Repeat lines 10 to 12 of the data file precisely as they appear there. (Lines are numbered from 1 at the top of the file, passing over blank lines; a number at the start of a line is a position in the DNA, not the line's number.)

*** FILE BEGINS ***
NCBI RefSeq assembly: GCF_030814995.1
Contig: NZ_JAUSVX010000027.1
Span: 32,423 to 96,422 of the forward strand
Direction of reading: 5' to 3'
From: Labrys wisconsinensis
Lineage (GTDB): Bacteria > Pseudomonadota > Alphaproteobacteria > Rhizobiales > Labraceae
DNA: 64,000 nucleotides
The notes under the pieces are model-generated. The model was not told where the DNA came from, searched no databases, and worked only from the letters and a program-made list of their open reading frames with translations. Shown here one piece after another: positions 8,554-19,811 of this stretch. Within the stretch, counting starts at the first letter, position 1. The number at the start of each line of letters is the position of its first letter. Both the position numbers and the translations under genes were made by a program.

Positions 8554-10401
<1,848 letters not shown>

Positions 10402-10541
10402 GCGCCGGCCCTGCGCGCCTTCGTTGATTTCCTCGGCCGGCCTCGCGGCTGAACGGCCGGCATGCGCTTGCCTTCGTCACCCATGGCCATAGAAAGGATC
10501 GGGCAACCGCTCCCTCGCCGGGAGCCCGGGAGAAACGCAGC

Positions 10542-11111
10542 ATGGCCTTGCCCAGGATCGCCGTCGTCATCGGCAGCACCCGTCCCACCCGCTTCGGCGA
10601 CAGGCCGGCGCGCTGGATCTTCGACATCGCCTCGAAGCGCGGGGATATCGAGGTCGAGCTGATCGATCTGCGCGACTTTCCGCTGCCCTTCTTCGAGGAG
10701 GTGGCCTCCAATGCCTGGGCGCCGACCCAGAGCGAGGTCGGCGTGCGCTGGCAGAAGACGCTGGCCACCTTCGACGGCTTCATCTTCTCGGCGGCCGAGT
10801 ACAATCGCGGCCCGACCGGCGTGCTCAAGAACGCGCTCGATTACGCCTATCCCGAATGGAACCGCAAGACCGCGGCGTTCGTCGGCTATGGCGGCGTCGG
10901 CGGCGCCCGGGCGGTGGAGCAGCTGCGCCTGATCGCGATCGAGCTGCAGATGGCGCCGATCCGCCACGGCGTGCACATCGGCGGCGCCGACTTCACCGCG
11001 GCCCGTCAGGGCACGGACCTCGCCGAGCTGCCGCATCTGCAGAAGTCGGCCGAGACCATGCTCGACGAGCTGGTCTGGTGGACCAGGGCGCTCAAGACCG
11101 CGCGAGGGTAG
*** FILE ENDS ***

<1,848 letters not shown>

Positions 10402-10541
10402 GCGCCGGCCCTGCGCGCCTTCGTTGATTTCCTCGGCCGGCCTCGCGGCTGAACGGCCGGCATGCGCTTGCCTTCGTCACCCATGGCCATAGAAAGGATC